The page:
Patient interpersonal factors and the therapeutic alliance in two treatments for bulimia nervosa.
Department of Psychology, University of Massachusetts-Amherst, 01003-9271, USA. firstname.lastname@example.org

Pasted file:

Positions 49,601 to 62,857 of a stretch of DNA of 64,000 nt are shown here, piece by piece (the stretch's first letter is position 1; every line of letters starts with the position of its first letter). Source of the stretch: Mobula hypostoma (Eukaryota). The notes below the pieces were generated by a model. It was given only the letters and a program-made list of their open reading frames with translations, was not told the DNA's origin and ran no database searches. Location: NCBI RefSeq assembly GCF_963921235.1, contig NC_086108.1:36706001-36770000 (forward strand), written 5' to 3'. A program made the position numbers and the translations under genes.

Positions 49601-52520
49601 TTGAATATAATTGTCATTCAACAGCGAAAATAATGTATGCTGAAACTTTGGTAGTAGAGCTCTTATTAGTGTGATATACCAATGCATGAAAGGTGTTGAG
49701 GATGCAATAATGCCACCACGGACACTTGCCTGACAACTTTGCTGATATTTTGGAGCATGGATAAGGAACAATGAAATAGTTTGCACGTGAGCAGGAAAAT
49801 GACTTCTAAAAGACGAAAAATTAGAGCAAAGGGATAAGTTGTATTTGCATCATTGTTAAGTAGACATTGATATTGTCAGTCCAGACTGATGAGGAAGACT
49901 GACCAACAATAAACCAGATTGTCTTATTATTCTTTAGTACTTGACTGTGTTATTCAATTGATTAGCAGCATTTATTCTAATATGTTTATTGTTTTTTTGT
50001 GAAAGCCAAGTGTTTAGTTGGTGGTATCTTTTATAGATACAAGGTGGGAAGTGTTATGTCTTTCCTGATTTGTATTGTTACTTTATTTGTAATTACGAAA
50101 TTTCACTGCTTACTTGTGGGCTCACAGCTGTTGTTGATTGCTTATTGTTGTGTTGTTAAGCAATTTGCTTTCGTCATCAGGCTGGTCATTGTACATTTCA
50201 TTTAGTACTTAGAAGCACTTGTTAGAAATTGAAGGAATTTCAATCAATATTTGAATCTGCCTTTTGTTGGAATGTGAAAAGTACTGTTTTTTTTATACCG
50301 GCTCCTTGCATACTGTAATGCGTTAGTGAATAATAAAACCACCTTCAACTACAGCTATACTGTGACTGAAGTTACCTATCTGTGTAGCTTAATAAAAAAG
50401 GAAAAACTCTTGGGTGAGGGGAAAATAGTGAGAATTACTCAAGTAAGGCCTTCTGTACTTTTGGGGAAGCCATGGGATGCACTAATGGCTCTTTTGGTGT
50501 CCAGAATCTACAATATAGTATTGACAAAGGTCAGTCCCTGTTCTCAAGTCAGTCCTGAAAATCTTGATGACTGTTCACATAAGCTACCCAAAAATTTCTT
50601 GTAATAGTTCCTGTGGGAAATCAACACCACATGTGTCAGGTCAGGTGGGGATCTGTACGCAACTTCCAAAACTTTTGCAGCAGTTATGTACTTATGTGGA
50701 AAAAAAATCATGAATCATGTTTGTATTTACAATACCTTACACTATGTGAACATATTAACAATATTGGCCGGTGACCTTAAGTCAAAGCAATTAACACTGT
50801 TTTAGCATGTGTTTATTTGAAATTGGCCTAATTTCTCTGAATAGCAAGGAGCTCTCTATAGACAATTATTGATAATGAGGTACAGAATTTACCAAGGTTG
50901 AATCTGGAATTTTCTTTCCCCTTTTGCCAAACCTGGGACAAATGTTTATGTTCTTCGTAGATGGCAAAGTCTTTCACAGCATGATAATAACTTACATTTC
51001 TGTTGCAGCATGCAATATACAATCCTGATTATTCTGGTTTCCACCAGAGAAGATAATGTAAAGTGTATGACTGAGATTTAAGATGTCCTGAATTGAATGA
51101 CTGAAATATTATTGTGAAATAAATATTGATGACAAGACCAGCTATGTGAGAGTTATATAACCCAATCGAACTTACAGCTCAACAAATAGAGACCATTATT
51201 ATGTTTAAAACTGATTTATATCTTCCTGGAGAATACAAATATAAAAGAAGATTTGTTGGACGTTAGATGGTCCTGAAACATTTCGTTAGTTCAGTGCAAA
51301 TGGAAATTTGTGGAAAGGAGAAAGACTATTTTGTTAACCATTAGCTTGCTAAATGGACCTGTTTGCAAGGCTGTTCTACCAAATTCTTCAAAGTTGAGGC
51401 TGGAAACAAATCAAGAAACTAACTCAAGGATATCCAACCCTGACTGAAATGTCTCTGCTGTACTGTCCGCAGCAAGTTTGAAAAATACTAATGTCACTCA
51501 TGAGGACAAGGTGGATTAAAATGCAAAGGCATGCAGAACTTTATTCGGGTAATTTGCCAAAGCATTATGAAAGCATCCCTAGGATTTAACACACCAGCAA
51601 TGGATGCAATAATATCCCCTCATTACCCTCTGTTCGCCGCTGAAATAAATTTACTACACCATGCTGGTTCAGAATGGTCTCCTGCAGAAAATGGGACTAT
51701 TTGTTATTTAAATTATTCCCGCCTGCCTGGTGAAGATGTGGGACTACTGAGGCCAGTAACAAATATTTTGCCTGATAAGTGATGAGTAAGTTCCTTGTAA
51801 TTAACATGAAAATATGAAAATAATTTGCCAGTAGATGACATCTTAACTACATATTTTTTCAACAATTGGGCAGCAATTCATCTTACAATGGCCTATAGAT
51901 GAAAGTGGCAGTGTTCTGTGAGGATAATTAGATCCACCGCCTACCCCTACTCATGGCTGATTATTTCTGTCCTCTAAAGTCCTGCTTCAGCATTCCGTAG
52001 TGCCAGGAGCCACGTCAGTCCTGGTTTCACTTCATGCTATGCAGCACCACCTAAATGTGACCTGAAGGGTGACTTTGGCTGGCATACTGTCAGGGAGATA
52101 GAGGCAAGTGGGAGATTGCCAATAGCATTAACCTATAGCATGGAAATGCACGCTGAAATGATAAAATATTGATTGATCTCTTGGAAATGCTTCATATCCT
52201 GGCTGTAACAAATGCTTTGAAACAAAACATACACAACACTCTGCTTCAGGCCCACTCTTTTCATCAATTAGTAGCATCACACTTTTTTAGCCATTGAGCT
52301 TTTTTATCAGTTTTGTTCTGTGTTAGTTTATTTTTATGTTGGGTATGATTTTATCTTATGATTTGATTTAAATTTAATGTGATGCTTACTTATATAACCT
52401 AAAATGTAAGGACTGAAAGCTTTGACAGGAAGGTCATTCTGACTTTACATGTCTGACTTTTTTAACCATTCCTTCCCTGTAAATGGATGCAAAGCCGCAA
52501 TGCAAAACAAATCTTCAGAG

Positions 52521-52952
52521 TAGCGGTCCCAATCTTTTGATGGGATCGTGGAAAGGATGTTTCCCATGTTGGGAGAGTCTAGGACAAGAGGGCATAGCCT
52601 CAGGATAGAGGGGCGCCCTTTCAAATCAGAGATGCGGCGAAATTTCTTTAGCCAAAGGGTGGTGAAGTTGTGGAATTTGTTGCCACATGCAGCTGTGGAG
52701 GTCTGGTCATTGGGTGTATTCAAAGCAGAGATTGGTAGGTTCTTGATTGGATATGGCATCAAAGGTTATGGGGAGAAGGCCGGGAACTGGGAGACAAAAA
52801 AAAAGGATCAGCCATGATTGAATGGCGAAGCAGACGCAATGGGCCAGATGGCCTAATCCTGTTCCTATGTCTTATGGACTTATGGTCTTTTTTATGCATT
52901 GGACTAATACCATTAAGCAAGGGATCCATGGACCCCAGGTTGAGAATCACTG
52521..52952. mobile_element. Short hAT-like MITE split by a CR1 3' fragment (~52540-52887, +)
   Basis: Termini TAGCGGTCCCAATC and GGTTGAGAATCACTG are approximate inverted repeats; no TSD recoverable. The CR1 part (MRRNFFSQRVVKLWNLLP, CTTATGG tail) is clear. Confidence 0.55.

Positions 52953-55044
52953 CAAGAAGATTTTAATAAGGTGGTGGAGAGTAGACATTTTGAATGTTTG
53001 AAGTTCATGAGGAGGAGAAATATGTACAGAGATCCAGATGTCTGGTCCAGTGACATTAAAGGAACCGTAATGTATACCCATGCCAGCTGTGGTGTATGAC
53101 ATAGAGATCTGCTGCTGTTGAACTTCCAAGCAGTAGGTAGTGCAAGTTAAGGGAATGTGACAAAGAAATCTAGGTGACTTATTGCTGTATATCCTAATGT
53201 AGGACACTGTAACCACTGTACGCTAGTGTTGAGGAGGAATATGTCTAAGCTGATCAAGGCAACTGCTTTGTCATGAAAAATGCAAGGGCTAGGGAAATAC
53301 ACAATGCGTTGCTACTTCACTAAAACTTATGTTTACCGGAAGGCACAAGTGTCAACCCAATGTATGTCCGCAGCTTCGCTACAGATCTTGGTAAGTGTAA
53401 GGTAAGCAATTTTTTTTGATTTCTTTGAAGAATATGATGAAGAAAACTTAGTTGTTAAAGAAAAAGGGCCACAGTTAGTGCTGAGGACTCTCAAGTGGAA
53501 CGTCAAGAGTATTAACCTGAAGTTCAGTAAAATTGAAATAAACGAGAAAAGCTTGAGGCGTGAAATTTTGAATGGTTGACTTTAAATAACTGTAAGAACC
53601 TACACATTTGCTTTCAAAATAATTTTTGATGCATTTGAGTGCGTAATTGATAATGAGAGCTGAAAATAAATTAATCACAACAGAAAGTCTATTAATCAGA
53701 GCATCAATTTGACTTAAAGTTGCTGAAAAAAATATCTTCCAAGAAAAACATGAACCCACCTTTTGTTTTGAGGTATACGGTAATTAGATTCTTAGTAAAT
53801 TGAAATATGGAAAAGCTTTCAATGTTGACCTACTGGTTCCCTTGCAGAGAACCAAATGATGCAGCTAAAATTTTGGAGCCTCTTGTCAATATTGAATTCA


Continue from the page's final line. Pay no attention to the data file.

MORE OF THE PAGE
Although the therapeutic alliance is robustly associated with psychotherapy outcomes, less is known about factors that influence its development. This study examined the association between baseline patient interpersonal factors and patient-rated alliance in a randomized trial comparing cognitive-behavioral therapy (CBT) and interpersonal therapy (IPT) for bulimia nervosa. Using hierarchical linear modeling, early and middle alliance were negatively associated with interpersonal distress and positively associated with interpersonal affiliation. Middle alliance was also related to treatment group interactions with rigidity, affiliation, and control. Overall, alliance growth was higher in IPT than CBT. Using group-based trajectory analysis, three divergent alliance trajectories emerged (high and improving, low and improving, and low and stable), with group mean differences between two of them in terms of interpersonal distress and hostile-submissiveness.